Indiana law already bans discrimination on the basis of race and “creed,” which means religion. The legislation specifies that antisemitism — bias against Jewish people — is religious discrimination and is not allowed within the public education system.

Jeter filed an identical bill in 2023. It passed out of the House in a 97-0 vote but never received a committee hearing in the Senate, effectively killing the proposal. 

Could the IHRA definition return?

Critics of the IHRA definition argue that it’s overly broad and limits free speech. They worried, too, that even with the bill’s carveout, criticism of a foreign government would still count as anti-Jewish rhetoric. 

Many of those issues appeared to be resolved after the IHRA reference was struck out.

Whether the definition will be returned to the bill is likely up to a conference committee that could convene in the coming days. To advance to the governor’s desk, the bill will still need final approval from the House chamber.

Several Republican lawmakers have expressed concerns in recent weeks about the removal of the IHRA reference which last month led to a reversal of support and opposition among those who testified on the proposal at the Statehouse.

Numerous members of Indiana’s Jewish community said they can’t support the bill unless it codifies the IHRA definition into state law. They maintained that “hateful” and “harmful” acts of semitism will continue across the state’s colleges and universities unless the IHRA definition is added back in.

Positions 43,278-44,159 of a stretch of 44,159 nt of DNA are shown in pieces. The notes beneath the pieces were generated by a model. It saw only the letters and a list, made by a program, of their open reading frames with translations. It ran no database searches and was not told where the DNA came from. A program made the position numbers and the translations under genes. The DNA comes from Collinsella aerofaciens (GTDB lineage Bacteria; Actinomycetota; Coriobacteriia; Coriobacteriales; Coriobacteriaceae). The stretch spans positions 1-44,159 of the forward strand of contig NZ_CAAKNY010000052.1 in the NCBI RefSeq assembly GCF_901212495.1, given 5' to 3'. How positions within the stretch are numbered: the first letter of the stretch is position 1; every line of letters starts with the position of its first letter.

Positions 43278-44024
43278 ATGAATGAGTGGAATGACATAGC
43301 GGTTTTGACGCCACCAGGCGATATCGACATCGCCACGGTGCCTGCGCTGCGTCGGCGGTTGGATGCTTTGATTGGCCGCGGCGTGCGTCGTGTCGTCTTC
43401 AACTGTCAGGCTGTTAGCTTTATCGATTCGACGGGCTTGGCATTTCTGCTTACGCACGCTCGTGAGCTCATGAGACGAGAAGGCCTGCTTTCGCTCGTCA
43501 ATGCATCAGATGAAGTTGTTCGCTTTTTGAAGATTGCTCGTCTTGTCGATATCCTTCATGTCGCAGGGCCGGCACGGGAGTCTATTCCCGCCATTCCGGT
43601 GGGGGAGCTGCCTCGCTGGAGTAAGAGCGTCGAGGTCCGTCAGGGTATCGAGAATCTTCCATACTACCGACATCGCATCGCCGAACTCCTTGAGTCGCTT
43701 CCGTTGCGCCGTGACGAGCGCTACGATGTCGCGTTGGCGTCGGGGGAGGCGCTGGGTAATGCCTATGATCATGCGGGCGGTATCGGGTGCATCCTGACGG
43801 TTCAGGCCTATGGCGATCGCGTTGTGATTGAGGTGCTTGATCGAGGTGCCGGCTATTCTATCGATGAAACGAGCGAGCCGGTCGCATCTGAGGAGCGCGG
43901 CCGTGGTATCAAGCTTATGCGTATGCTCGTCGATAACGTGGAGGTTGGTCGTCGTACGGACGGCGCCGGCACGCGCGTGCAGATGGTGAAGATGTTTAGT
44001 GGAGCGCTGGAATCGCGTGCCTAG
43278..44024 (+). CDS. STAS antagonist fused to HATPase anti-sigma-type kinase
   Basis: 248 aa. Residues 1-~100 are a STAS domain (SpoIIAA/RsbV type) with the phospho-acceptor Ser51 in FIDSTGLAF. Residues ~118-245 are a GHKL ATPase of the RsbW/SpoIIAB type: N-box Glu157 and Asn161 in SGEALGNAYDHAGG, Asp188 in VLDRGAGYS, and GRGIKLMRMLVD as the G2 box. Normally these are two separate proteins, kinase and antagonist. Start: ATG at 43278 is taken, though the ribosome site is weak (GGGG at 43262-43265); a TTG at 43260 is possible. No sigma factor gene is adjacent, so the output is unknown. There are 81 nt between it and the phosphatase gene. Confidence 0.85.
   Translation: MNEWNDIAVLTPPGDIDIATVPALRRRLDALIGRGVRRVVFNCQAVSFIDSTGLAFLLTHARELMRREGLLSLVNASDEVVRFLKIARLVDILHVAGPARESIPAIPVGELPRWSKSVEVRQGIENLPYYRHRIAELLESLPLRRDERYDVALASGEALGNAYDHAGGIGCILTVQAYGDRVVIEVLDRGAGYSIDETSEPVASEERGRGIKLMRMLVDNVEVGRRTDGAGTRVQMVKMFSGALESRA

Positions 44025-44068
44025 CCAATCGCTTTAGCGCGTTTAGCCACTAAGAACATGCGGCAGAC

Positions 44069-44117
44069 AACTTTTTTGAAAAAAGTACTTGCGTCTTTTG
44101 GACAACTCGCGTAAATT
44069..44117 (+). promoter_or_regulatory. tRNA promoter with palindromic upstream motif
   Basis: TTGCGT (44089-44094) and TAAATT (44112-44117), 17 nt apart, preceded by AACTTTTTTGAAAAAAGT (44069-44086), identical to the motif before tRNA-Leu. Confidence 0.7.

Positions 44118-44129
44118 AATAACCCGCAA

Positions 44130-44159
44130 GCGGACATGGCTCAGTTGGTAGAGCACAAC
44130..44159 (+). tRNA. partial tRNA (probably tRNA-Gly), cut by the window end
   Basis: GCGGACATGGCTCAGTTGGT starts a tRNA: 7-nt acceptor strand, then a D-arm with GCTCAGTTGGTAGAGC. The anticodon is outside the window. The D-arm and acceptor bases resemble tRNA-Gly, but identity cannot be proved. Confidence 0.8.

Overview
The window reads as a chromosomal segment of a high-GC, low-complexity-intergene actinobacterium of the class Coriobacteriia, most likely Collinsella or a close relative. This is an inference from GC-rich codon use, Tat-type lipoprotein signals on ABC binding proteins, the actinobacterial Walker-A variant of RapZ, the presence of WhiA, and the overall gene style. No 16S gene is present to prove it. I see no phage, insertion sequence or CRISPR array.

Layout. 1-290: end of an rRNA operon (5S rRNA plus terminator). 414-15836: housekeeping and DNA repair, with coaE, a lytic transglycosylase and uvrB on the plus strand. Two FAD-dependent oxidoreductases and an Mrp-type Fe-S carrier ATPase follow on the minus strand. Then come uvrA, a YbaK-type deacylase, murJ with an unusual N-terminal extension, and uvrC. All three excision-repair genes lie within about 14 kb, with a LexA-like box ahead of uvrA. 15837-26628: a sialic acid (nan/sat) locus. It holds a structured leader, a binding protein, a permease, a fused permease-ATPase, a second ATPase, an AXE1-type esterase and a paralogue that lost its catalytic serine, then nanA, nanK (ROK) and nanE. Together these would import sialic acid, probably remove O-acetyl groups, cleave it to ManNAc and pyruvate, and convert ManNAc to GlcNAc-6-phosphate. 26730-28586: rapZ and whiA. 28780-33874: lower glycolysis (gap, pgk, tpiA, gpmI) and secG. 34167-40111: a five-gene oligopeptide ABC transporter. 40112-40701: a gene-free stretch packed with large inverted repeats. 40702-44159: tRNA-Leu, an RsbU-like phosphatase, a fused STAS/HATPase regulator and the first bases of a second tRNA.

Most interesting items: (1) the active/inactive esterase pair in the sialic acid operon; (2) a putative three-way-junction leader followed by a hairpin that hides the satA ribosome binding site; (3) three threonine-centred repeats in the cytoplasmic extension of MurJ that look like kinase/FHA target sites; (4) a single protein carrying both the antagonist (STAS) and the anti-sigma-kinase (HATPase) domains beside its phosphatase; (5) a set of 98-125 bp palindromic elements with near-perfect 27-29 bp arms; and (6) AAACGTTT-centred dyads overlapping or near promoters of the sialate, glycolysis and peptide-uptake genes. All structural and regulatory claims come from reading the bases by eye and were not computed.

“It is unconscionable for the State of Indiana to enact House Bill 1002 without fixing the definition of antisemitism, which must reference IHRA,” says Jacob Markey, executive director of the Indianapolis Jewish Community Relations Council. “We remain hopeful that the Indiana General Assembly will protect Jewish students in Indiana by returning House Bill 1002 to the House-passed version. We look forward to working on this bill further in conference committee.”

Sacha Roytman, chief executive of an anti-bigotry coalition called Combat Antisemitism Movement, further said that without the IHRA definition, “which is broadly supported across the Jewish community in Indiana and worldwide,” the bill “lacks the ability to clearly and explicitly identify antisemitic incidents, let alone combat antisemitism on campuses.”

Attorney General Todd Rokita additionally expressed “strong support” Tuesday for the earlier version of the bill — before its “most meaningful components were gutted.”

“By overwhelming margins, Hoosiers stand with Israel and the Jewish people,” Rokita said in a statement. “That means explicitly endorsing, in its entirety, the language and perspective of the International Holocaust Remembrance Alliance. If we distance ourselves from the IHRA’s definition of antisemitism, we will be left with a law that is watered down and weak.” 

“We must do better,” Rokita continued. “The only way to fix this is to pass this Senate version, which was made toothless, so the House can make it correct again in conference committee. Anything less than that is a betrayal of Jewish individuals and the whole notion of equal protection under the law.”